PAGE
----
Pro Baseball: Cubs’ offseason moves provide hope for future

By Doug Halberstadt
Sports Columnist

Spring training for the 2012 Major League Baseball season starts all around the country later this week and early next week. It marks the beginning of another quest for a trip to the World Series for the Chicago Cubs. They haven’t won a championship since 1908, and haven’t played in a World Series since they lost to the Detroit Tigers in 1945. Don’t expect this year to be the one that breaks that streak.

Here are just a couple of reasons 2012 won’t be the year for the boys in blue from the North Side of Chicago. First of all, they have a brand-new manager, Dale Sveum. He’s promised to bring a new work ethic to the Cubs’ dugout. Sveum made it clear the lackadaisical work habits and casual clubhouse atmosphere that characterized the fifth-place Cubs the last two seasons would not be tolerated.

You don’t want to have the other team looking into your dugout saying, ‘They’re dogs. Nobody plays hard,’” he said. “You want to make them respect you.”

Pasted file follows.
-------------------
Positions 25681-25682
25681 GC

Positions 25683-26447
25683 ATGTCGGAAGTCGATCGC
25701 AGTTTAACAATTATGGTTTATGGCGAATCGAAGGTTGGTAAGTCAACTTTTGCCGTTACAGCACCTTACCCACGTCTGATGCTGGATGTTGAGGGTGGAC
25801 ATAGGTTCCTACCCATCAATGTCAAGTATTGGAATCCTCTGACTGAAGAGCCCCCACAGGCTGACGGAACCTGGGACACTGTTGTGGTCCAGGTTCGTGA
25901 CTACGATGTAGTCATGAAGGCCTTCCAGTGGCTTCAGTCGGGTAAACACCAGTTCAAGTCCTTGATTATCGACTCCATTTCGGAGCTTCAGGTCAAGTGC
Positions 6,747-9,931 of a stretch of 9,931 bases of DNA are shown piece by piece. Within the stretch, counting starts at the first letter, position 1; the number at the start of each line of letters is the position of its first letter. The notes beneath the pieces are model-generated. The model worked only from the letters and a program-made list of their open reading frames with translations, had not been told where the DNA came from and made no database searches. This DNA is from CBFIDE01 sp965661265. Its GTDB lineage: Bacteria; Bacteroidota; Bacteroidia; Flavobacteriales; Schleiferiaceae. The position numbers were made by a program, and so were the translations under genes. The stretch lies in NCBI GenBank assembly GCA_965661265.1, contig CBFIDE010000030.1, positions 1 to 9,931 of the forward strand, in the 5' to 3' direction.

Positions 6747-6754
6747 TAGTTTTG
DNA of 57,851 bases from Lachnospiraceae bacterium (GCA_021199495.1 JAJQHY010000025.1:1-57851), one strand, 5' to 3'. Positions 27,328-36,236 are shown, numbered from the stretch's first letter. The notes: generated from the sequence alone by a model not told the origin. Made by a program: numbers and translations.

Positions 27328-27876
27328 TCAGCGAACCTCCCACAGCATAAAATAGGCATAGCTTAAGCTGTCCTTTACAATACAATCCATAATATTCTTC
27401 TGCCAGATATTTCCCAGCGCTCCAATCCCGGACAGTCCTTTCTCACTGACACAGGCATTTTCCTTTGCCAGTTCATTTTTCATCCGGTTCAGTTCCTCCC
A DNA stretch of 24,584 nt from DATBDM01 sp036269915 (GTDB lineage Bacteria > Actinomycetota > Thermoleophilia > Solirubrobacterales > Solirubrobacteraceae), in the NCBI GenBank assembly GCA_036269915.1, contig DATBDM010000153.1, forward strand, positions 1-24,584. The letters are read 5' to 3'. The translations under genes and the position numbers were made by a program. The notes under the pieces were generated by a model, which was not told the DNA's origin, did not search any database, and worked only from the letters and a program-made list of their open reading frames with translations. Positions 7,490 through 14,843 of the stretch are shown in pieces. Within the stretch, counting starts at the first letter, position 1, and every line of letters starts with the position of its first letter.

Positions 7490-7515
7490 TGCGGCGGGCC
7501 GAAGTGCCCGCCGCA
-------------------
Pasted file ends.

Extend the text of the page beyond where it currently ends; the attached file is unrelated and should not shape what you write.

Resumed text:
They may end up earning the respect of their opponents, but that won’t translate to a trip to the World Series.

In addition to Sveum, the team has hired another new face, Chris Bosio. He’ll take over the duties as the pitching coach. The good news for Bosio is he won’t have to deal with the on- and off-field distractions created by Carlos Zambrano. He’s left the team and will be replaced in the starting rotation by a trio of newcomers.

The Cubs acquired the services of Paul Maholm, Chris Volstad and Travis Wood during the offseason. They are all projected to find a spot in the starting rotation when the season does get under way.

Combine a first-year manager with a brand-new pitching coach and you have a recipe for … I’m not going to say disaster, but I don’t think it’ll equal success, either, at least not the amount needed to make it to the Series.

This experiment (orchestrated by new President of Baseball Operations Theo Epstein) is going to take some time to gel. I’d say the best Cubs fans can hope for this year is a team that hustles and gives 100 percent on every play. That’s a demand Sveum will make of his players. I hope that’ll equate to more wins on the field and maybe, eventually, a long-awaited return trip to the World Series, but it won’t be this year.

Doug Halberstadt can be reached via e-mail at

From the Feb. 15-21, 2012, issue

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